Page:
If you’ve seen the acronym PII in the news or in trade magazines, you may have questions. What is it exactly, and what is the danger surrounding it? Today’s tech blog post answers these questions and more.
What Is PII?
PII stands for personally identifiable information. Personally identifiable information (from here on, we’ll just use PII) is information tied to an individual that can be used to identify that specific individual. The term usually comes up in discussions of internet security and identity theft. Most everyone in the developed world has plenty of PII. Name, race, address, age, physical description, and even photographs can be PII. So can social security numbers, credit card numbers, email addresses, usernames, and passwords.
Is PII a Bad Thing?
No, PII isn’t bad. Some of it (like name, age, and physical description) is directly tied to our core identities. Much of it is the currency by which we live our lives. You need usernames and passwords to exist on the web, and you need social security and bank account numbers to exist in the financial marketplace. These elements aren’t bad, but they can be problematic.
Then What’s the Problem with PII?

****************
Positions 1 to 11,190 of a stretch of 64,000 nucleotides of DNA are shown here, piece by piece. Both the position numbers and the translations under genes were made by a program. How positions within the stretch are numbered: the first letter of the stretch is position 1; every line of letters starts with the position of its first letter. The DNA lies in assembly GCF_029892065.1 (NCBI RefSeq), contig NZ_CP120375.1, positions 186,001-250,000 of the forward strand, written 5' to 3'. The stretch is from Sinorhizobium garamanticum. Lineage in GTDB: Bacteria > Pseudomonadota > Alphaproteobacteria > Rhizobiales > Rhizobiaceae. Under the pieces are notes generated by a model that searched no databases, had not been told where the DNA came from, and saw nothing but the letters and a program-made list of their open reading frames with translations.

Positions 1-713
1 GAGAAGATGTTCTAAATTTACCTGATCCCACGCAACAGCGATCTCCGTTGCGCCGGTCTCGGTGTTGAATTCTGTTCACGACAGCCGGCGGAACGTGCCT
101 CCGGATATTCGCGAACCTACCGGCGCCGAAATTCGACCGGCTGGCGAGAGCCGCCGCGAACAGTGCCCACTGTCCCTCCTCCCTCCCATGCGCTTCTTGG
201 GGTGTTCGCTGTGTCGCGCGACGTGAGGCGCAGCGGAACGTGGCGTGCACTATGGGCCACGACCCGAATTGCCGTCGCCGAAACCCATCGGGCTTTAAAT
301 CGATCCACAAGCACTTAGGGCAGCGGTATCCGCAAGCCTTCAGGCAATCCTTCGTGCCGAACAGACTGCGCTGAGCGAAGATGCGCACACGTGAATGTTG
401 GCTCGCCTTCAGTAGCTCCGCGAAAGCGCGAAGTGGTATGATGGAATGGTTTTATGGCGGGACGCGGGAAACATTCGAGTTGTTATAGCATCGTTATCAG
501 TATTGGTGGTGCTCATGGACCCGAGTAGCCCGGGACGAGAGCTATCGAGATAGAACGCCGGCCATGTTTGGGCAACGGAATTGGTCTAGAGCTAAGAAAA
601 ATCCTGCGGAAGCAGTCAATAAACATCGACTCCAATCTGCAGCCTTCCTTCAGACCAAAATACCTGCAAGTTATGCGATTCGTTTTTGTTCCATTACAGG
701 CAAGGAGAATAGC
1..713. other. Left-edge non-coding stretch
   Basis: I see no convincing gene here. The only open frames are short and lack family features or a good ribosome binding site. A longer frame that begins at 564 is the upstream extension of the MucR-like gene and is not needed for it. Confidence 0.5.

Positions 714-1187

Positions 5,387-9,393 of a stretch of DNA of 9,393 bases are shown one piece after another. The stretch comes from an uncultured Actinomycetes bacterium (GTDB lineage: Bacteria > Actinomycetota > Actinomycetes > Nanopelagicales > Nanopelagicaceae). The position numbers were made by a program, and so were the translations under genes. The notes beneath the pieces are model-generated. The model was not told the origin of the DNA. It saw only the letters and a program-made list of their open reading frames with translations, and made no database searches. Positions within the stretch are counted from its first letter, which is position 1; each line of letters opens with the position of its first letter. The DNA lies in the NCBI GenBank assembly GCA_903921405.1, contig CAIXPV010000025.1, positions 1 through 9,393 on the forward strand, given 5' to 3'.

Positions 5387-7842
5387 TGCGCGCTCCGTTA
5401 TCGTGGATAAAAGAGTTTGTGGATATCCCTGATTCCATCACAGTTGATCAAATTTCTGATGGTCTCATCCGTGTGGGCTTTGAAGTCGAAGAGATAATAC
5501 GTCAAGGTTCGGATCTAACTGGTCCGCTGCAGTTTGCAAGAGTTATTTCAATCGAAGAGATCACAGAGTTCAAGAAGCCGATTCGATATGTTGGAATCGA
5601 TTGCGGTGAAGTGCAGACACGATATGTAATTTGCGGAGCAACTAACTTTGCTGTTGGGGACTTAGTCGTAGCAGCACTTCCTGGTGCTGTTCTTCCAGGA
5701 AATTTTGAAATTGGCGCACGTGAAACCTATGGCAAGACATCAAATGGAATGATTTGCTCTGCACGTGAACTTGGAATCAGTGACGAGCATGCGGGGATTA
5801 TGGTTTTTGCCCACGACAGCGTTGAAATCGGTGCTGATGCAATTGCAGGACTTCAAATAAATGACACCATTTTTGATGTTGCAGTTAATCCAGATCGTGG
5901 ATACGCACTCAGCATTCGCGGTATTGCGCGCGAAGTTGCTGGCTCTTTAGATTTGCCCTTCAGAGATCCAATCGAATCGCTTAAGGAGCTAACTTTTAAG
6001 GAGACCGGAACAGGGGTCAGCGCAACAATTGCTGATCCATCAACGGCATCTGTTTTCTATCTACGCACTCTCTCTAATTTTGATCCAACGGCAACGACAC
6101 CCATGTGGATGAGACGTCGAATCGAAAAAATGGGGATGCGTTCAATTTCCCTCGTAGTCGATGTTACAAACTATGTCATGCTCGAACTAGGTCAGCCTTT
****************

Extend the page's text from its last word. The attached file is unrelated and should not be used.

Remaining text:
The problem with PII is that if a bad actor (like an identity thief) accumulates enough of a person’s PII, the bad actor can compromise accounts or even steal the person’s identity. While PII isn’t a bad thing, people must do what they can to rein in access to their PII.
Is All PII Created Equal?
No, it’s not. Some items are more valuable (or sensitive) than others. If all a bad actor has to work with is your full name or a photograph, he or she isn’t going to be able to do much. Similarly, if someone gets ahold of your credit card number by itself, it’s almost useless. Some PII, like social security numbers, are more valuable even on their own.
The real problem is accumulation. Thieves can do a lot of damage if they manage to match up a name with the correct social security number. The more PII they add, the more damage they can do.
How Accumulated PII Facilitates Identity Theft
The fuller an identity a thief can build, the more serious damage the thief can inflict. Knowing your name and address accomplishes little on its own. Add in a bank account or credit card number and the last four digits of your social, and now the thief may be able to sweet-talk a customer service representative into issuing a new card or approving a transfer.
How Thieves Accumulate PII
Some PII (usually from significant data breaches) is available for purchase on the dark web. Some of it gets stolen using social engineering or phishing. In too many cases, a considerable amount of PII is freely displayed on a victim’s social media account. If “Where did you go to high school?” is one of your bank account security questions and the answer is freely displayed on your Facebook profile, you’re setting yourself up for ID theft.
Keep Your PII Safe
Much of keeping control of your PII is common sense. Limit what you share on social media, and don’t give away account numbers or your social security number when it’s not necessary. These small steps will go a long way to protecting your PII.
Does your organization need additional help managing PII? Contact us today!
May 13, 2019
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